I had the distinct privilege of meeting Michael Albrechtsen a few years ago during a plein air event in the Flint Hills of Kansas. I had admired his work for years prior to actually meeting him. As it turned out, he’s a very funny, interesting, and enjoyable guy to be around.
He grew up in Utah within sight of the Wasatch Mountains. His family heritage is one of cattle farmers and outdoorsmen. He has always loved to draw, but when receiving a “D” in his first high school art class, it discouraged him from pursuing art. He was 26 before actually moving forward with a professional art career. So, after many years now as a professional, I wondered what he’s most proud of in his career.
“My family and the time I have been able to spend with them as a result of being an artist”, he said. “Also, we’ve been able to keep it together through all the struggles that the life of an artist brings. I love my family and owe my whole painting career to them. As far as paintings go, I always tell people that my American Idol is painting murals for the Mormon Church. Although they are 10′ x 100′, they’re the same as a painting I would do in the studio, just a bit larger. I’ve been able to use all the things I’ve learned while painting something very large and impactful. It has been an experience that not only has improved my painting skills, but has brought me closer to God and my beliefs. I have been able to use the talent given me to give back and glorify him. To me these murals are the most important thing I do as an artist.”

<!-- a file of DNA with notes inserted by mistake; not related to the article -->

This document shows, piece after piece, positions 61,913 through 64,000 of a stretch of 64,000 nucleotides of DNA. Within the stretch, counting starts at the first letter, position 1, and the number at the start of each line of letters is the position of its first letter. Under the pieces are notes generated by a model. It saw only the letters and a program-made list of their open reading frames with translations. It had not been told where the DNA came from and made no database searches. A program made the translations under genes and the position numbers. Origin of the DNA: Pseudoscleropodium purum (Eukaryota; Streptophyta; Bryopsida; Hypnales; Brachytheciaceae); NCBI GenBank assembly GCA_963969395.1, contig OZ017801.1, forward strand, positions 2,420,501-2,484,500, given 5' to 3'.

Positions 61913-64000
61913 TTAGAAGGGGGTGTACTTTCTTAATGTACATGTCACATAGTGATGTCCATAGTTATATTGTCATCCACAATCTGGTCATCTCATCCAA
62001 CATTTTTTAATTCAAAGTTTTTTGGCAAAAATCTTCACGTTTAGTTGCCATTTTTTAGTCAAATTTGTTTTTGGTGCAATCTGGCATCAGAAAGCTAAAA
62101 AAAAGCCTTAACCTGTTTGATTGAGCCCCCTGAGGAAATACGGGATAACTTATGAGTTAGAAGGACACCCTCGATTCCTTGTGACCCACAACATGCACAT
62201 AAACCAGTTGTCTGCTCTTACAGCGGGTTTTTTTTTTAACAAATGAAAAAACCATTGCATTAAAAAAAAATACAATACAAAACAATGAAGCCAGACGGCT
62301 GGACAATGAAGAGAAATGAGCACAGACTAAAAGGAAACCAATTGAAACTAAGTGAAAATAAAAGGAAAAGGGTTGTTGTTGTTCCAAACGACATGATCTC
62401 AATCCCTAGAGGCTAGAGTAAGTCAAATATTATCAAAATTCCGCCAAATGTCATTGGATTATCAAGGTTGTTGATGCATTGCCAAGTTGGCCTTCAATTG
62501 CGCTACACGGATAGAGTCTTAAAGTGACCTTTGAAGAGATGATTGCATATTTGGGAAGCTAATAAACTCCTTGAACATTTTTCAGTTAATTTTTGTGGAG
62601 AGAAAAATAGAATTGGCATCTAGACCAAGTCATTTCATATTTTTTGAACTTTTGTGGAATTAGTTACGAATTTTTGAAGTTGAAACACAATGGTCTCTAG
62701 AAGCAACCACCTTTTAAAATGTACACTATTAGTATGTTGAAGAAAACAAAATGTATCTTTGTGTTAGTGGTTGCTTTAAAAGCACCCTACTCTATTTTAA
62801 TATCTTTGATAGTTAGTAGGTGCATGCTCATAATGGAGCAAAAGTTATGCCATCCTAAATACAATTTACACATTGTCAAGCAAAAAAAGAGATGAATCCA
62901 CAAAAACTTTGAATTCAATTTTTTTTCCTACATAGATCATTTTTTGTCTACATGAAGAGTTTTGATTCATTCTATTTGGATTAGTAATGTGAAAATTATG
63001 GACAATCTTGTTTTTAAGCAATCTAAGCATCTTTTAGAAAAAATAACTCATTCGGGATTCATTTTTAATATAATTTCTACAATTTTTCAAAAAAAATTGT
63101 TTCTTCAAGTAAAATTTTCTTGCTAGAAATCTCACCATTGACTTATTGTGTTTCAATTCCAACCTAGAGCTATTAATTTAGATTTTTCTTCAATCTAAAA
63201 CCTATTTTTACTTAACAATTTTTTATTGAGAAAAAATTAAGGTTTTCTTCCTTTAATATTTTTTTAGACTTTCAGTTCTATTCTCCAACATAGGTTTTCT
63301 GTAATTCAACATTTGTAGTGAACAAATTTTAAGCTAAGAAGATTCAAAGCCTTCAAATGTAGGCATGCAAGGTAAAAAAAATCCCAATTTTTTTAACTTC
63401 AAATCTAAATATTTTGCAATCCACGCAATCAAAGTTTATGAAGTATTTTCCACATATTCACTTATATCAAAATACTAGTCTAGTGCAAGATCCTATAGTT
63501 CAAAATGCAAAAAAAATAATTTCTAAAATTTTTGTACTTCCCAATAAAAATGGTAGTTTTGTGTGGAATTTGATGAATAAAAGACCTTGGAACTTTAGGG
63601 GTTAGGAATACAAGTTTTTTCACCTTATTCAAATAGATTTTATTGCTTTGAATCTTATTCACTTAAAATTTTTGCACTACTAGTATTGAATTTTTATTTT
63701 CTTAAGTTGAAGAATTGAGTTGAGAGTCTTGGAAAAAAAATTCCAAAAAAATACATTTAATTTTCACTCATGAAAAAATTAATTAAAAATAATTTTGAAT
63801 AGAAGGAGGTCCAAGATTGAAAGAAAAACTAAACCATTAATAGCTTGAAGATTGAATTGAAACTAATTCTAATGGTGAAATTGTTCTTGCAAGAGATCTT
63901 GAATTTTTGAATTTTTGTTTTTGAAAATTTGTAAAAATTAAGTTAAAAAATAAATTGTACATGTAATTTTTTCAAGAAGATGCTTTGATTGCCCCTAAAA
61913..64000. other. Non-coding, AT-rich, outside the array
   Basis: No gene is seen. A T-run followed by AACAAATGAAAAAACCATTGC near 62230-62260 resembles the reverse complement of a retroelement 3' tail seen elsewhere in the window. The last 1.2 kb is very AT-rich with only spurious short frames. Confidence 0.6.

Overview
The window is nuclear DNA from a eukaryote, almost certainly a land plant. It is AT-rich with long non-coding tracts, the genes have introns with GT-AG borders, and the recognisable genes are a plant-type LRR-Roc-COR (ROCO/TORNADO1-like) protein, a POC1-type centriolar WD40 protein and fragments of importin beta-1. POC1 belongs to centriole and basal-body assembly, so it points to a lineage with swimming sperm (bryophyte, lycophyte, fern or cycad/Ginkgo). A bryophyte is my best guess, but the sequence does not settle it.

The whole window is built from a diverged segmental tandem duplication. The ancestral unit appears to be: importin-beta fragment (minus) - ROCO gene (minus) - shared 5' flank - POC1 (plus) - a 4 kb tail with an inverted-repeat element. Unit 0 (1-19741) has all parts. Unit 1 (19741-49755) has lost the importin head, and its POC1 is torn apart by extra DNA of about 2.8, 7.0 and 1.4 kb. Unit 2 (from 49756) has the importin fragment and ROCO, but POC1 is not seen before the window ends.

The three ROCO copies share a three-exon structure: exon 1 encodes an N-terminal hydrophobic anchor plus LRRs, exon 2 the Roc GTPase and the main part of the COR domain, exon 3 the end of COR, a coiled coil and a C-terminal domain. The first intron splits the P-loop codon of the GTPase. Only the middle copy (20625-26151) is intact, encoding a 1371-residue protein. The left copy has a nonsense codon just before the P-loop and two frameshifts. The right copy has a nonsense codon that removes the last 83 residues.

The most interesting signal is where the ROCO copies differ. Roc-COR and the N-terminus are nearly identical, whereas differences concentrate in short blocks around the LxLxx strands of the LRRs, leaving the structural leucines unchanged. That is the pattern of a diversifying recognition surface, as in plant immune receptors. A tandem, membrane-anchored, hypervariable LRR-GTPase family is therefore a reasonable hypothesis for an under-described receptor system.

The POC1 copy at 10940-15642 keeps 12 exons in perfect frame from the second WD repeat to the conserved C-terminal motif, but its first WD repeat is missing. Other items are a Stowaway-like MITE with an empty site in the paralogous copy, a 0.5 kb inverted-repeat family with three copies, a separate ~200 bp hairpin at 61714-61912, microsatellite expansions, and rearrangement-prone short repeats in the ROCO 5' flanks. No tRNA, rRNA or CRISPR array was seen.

I’m so pleased to bring you this interview with my friend and fellow artist, Michael Albrechtsen.
Why are you an artist and why a landscape painter? I know you hear this a lot, but i just feel I couldn’t be anything else. I have felt the need to draw or paint my entire life, even though I didn’t get serious until I was 26 years old.
I love nature and everything that God has created for us. I have always loved being outdoors and being a part of nature. I used to primarily paint figures and figures in the landscape. I noticed that the landscape part of those paintings looked terrible and that I needed to spend more time learning the anatomy of the landscape to support the figure. So I started painting outdoors more and more, and found I enjoyed that much more than hiring models and posing them. So I bought a plein air paint box and never looked back.
How would you define art? That’s tough. I really like Picasso’s quote on art “Every child is an artist. The problem is how to remain an artist once we grow up.” A child feels everything and reacts quickly to those feelings. I think art should “feel” the same way. It shouldn’t be about shock, but a deeper emotion. If it’s art you should “feel” it.